On July 12, horse farm owner Beth Hoskins was charged with 114 additional counts of animal cruelty. Earlier this year, the SPCA Serving Erie County seized 73 horses and dozens of cats and dogs from her Aurora, NY, property. The ASPCA Field Investigations and Response Team was deployed to manage the sheltering and care of the seized horses, while the remaining animals were signed over to the SPCA. Hoskins now faces up to one year in jail and a $1,000 fine, per count.
Despite the pending charges, State Supreme Court Justice Joseph R. Glownia ordered the SPCA to return 40 of the seized horses to Hoskins. The unexpected ruling fell under the condition that Hoskins hire additional employees to care for the animals and adequate care be provided. The SPCA retained the right to inspect the returned horses and to monitor their care—the remaining 33 horses are still under their authority.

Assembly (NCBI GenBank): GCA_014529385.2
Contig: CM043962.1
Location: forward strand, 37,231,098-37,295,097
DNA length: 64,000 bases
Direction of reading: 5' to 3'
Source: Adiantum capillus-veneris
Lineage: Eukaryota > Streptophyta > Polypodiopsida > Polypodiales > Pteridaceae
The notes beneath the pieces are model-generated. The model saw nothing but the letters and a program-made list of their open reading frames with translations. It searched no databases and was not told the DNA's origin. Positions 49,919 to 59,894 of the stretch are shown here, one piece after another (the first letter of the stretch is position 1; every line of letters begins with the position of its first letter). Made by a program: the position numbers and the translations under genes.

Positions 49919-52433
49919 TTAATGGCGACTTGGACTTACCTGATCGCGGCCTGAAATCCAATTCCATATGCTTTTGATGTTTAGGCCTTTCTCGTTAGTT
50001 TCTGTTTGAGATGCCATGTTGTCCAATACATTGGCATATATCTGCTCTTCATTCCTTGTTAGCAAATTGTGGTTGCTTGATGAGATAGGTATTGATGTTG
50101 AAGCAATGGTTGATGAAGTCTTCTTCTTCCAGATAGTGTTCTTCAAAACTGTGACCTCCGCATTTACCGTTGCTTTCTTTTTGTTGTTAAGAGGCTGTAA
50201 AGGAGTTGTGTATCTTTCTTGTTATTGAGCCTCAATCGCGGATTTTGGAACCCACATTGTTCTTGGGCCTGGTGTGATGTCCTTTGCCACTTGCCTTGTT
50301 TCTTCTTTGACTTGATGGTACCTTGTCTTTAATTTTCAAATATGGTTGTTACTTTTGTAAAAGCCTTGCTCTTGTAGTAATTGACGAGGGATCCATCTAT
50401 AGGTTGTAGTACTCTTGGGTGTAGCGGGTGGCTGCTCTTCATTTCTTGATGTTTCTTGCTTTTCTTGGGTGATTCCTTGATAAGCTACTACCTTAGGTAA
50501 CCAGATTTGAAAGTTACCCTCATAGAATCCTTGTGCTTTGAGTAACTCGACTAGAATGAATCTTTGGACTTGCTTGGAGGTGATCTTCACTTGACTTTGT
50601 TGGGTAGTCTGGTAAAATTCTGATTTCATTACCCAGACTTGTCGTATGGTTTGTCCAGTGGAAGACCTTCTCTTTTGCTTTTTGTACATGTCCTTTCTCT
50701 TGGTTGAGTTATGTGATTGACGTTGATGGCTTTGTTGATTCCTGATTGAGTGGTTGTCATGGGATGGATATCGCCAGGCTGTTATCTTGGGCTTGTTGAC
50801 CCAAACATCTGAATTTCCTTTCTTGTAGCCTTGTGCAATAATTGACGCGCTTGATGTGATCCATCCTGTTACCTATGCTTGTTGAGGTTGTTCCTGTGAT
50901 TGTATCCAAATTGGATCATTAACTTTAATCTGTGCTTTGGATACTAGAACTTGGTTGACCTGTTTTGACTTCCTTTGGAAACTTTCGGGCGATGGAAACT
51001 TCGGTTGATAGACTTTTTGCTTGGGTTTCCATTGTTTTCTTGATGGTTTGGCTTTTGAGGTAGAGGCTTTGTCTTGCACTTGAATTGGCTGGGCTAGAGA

“While the animals were cared for by the ASPCA, they received medical, physical and environmental enrichment vital to their daily well-being—more importantly, time was spent helping them to rebuild their broken spirits,” says Jeff Eyre, ASPCA Northeast Director of Field Investigations and Response. “I can only hope that the same level of proper care will be maintained under these new circumstances.”
Hoskins pleaded not guilty to all charges and was released without bail. She is ordered to return to court on August 18. To date, the total cost of the investigation, including animal care, has exceeded $200,000. Aside from the ongoing criminal case, a civil suit is pending charging Hoskins with the outstanding balance.
“These are definitely some very serious charges,” said Eyre. “But it’s important to remember that each animal involved is considered a separate charge under the law.”
To read the full account of the ASPCA’s recent intervention, please visit our Raids and Investigations section.